• Useful: A product must fill a need. If the product isn’t filling a perceived gap in the users’ lives, then there is no real reason for them to use it.
  • Desirable: The visual aesthetics of the product need to be attractive and evoke positive emotions.
  • Findable: If the user has a problem with a product, they should be able to quickly find a solution.
  • Accessible: The product or service needs to be accessible to everyone, including those with disabilities.
  • Credible: The company and its products need to be trustworthy.
UX design characteristics

Of course, there’s a lot more to it than just those six characteristics. Here are five things to remember when discussing and defining UX design:

  1. UX design is more than good usability
    The usability of a product’s design helps us understand whether users can complete tasks effectively and efficiently. It’s impossible to have good UX without good usability. However, usability is just one attribute of good UX. Usability helps us create well-functioning products, but the fact that a product is easy to use doesn’t guarantee that people will use it.
  2. UX design is not the same as UI design
    UX design is often mistakenly referred to as UI (user interface) design. That’s because many people associate the word “design” with visuals. Even though the user interface is an important part of the user experience, it’s just the surface layer of a product.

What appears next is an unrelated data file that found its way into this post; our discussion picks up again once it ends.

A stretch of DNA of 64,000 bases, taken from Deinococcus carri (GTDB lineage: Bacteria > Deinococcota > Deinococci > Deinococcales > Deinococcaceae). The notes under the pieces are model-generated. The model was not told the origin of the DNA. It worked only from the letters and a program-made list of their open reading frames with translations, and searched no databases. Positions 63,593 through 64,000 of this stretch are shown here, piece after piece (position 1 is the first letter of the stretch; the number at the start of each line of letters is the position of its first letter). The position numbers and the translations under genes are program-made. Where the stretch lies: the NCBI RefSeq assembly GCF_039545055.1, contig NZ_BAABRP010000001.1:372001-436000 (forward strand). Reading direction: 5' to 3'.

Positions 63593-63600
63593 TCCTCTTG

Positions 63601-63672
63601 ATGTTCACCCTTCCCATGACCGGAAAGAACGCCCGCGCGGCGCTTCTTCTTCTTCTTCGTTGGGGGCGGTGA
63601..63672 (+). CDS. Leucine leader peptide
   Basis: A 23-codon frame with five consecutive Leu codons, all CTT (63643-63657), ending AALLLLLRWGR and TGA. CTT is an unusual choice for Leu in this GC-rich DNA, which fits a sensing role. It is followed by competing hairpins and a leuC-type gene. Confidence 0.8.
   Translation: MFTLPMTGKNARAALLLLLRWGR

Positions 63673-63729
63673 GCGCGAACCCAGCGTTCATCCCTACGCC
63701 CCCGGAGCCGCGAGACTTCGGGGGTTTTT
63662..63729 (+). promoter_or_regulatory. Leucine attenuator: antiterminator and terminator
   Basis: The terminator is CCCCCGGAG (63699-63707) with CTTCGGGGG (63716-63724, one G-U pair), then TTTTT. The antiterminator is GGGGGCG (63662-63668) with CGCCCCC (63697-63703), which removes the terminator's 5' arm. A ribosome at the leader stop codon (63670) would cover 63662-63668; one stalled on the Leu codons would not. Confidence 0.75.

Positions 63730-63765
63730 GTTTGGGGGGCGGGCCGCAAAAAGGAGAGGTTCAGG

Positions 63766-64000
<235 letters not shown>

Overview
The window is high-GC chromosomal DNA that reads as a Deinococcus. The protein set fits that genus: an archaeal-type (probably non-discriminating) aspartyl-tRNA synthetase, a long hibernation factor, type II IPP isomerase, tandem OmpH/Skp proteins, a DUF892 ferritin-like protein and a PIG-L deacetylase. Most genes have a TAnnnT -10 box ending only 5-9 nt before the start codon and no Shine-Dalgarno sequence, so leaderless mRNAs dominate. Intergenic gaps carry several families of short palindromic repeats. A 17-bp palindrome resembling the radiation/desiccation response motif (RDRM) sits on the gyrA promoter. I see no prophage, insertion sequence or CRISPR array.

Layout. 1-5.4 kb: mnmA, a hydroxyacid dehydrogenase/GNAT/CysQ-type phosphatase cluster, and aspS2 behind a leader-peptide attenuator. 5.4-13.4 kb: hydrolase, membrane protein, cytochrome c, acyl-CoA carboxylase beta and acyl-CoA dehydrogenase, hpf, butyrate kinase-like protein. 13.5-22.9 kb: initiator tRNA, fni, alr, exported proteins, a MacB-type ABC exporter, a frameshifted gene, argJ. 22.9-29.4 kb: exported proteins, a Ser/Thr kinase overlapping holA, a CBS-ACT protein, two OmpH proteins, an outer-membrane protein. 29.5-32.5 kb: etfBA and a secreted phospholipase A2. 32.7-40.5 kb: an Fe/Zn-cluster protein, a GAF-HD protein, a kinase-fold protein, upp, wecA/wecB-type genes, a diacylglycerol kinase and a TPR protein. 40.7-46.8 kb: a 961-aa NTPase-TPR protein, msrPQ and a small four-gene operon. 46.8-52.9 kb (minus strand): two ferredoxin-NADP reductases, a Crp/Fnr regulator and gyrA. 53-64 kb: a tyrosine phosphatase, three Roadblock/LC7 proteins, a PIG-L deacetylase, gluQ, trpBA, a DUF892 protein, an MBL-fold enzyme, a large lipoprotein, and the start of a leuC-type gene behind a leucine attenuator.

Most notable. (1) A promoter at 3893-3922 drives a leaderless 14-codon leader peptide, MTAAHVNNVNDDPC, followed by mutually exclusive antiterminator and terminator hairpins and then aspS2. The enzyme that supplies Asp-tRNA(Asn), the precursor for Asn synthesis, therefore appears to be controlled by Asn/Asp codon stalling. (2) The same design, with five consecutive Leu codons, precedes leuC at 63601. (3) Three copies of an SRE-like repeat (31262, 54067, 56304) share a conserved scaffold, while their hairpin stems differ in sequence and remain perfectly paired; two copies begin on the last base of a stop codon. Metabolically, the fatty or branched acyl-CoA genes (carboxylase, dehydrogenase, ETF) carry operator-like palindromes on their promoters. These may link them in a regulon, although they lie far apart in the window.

UX designers think beyond the surface layer as they design the function behind the visuals, bridging the gap between how something looks and how it works. The following visualization from marketing agency SCORCH shows how UX encompasses many different aspects of product design, including UI design:
  3. UX design is about people
    German industrial designer Dieter Rams once said: “You cannot understand good design if you do not understand people.”
    Simply put, UX requires a deep understanding of the user: their needs, wants, behaviors, and the context in which they will use a product. The ability to empathize and understand the needs of users is critical for UX designers.
  4. UX design is an ongoing process
    The UX design of a product will also evolve as you receive new feedback from users. And as product and industry requirements change, you may need to refresh your design to satisfy new needs. One notable example is the competition between Nokia and Apple in the mobile device marketplace. Nokia was the leader for a long time, but when the first iPhone came out, user expectations about mobile interactions changed. Nokia wasn’t able to satisfy the new needs, and Apple quickly took over the lead.
  5. UX design should account for business needs
    It’s no use having a product that people love if it doesn’t also help achieve a business goal. That’s why product creators must consider both the goals of users and the goals of the business. It’s important to find a balance between these two sides to create useful and practical solutions.
    Let me give you an example: suppose a user is looking for a home security camera. The user’s goal might be to find and purchase the best device available on the market but within their limited budget. The goal of the business is to—you guessed it—make money and sell the product. To do this, the product team might reduce the number of features to make their camera more budget-friendly, while still keeping in mind the minimum technical requirements.

Your product’s user experience plays a critical role in attracting and retaining your customer base. If users don’t enjoy using your product, it can lead to a poor reputation and revenue loss as your customers turn to your competitors.


By browsing this website, you agree to our privacy policy.
I Agree